Events around the globe don’t seem to be pointing to a bright future. Besides polluting the environment, we seem bent on killing each other. Perhaps that’s why the number of articles about how to stay happy seems to be multiplying faster than rabbits in old Mr. McGregor’s garden. The basic assumption is that the brain is plastic and with a little training, we can teach ourselves to ignore reality and keep on smiling.
Rick Hanson, the founder of the Wellspring Institute for Neuroscience and Contemplative Wisdom, is the latest author of a happiness book: Hardwiring Happiness: The New Brain Science of Contentment, Calm and Confidence. Human brains, he begins, are hard-wired to be walk on the dark side and with good reason. In prehistoric times, forgetting you’d make a tasty treat for most of the planet’s creatures might prove fatal. But don’t despair. While negativity has a hold over us 5:1, meaning we need 5 positive experiences to neutralize a negative one, we can overcome this imbalance. (“Hardwire Yourself To Be Happy,” by Judy Jones, More July/August 2014, pg.94)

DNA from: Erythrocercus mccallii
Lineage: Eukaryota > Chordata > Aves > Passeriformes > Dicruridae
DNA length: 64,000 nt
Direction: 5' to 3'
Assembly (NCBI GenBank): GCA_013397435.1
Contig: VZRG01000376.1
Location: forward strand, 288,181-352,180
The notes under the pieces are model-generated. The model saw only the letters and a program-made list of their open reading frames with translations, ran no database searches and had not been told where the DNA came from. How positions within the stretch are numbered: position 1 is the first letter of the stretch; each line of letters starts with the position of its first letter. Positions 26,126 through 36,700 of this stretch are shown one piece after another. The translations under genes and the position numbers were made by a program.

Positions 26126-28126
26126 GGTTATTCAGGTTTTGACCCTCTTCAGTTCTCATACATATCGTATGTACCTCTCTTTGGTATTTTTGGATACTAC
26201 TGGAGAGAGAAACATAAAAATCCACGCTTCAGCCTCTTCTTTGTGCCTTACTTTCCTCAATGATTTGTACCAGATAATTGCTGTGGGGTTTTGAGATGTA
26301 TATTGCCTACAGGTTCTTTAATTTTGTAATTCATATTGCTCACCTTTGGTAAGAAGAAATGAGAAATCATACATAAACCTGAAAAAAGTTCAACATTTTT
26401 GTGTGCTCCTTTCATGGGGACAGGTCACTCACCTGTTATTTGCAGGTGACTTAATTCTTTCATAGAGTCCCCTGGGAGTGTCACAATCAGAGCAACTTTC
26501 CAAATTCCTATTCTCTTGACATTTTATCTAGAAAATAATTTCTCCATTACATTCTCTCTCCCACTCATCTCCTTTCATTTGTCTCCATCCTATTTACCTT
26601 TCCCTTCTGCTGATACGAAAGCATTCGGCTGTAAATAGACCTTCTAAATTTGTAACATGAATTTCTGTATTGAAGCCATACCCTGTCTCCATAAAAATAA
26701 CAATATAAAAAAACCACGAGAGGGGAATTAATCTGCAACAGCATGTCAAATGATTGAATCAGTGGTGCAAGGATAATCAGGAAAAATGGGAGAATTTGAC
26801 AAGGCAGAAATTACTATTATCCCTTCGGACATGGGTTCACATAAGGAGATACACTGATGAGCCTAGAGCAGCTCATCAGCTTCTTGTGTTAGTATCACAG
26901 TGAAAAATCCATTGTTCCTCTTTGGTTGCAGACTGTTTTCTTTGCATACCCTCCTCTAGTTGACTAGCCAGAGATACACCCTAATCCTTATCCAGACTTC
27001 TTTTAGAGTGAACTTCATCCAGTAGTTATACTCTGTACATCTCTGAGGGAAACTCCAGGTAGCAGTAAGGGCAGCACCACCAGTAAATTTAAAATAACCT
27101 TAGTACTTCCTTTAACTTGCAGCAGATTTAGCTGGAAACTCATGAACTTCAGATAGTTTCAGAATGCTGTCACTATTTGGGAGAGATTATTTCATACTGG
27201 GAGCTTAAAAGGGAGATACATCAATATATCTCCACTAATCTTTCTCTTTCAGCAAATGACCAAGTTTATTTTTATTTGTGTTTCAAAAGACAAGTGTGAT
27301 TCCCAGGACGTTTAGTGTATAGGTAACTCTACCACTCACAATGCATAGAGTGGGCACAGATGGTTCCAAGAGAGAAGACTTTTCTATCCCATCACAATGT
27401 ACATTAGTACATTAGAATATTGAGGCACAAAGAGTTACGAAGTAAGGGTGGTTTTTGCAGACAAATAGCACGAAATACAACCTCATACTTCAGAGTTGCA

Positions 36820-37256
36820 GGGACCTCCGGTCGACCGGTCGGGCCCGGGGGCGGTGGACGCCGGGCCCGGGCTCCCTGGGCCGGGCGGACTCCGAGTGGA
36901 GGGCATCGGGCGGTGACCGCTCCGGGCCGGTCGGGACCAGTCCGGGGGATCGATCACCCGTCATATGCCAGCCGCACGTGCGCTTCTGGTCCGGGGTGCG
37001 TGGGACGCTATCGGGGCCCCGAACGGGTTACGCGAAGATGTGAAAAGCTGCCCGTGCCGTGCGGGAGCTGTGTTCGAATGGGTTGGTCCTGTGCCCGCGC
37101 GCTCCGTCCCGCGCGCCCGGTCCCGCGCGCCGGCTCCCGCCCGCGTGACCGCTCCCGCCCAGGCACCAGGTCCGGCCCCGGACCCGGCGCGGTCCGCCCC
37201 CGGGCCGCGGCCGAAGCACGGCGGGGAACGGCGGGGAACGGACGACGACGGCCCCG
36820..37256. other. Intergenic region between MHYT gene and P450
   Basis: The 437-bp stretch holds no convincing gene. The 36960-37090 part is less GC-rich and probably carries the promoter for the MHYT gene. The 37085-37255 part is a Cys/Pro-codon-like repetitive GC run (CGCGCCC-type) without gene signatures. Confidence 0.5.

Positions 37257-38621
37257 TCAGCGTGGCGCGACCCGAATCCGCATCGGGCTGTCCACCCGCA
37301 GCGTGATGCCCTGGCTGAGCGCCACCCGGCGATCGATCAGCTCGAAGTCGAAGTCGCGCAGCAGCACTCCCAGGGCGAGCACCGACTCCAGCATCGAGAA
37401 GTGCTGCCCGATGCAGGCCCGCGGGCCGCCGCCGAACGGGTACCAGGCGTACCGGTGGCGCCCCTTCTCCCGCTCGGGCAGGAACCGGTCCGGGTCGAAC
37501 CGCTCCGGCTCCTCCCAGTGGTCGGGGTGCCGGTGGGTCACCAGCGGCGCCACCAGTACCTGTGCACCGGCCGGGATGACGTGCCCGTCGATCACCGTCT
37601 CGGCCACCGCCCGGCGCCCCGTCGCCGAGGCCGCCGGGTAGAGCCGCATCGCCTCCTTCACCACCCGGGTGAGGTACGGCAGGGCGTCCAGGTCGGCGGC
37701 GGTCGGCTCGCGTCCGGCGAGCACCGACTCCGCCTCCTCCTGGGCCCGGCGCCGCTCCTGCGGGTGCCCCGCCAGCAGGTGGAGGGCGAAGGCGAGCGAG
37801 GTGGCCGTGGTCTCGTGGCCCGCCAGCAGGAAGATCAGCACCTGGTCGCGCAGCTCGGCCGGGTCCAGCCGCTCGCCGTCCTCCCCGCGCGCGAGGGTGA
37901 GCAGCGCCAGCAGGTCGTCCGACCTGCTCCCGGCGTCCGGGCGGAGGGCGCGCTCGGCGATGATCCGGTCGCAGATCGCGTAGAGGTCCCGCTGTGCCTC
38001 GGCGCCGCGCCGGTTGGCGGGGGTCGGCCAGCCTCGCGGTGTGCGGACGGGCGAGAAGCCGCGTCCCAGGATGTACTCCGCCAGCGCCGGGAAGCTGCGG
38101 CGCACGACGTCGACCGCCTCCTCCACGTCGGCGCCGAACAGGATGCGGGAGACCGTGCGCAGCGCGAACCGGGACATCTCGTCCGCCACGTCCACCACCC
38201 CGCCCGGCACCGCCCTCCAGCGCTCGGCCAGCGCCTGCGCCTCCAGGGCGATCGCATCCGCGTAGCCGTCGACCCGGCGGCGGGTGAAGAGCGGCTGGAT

We begin by realizing the brain must be trained as if it were a muscle. According to Hanson, when we experience a happy incident, we must focus on the feeling for several seconds so that we absorb it. We must ask ourselves how the mood affects us? Does it remind us of another happy experience? By prolonging and enriching each event, we are “influencing brain neurons, encouraging them to link with other happy thoughts and experiences so that the brain begins to rewire itself.” What’s more, when a negative experience does occur, we can alter its impact by remembering a positive one of greater emotional content. Over time, if we practice faithfully, we diminish the room available for negative thoughts. (Ibid pg. 94.)
I admit, all this talk of happiness makes me wonder. Is it a proper goal? Would seeking awareness be a better one? Faced with global warming, for example, do I really want to tell myself, “Don’t worry, Be happy”? And what would become of serious literature if everyone followed Hanson’s advice? Arthur Miller wouldn’t be happy if his audiences laughed through Death of a Salesman.
Happiness is a relative emotion, too complicated and too nuanced, to leave to muscle exercises. I submit a couple of truisms to illustrate: 1) nothing teaches like failure; 2) a condition exists far worse than misery. Death.
(First published 8/6/14)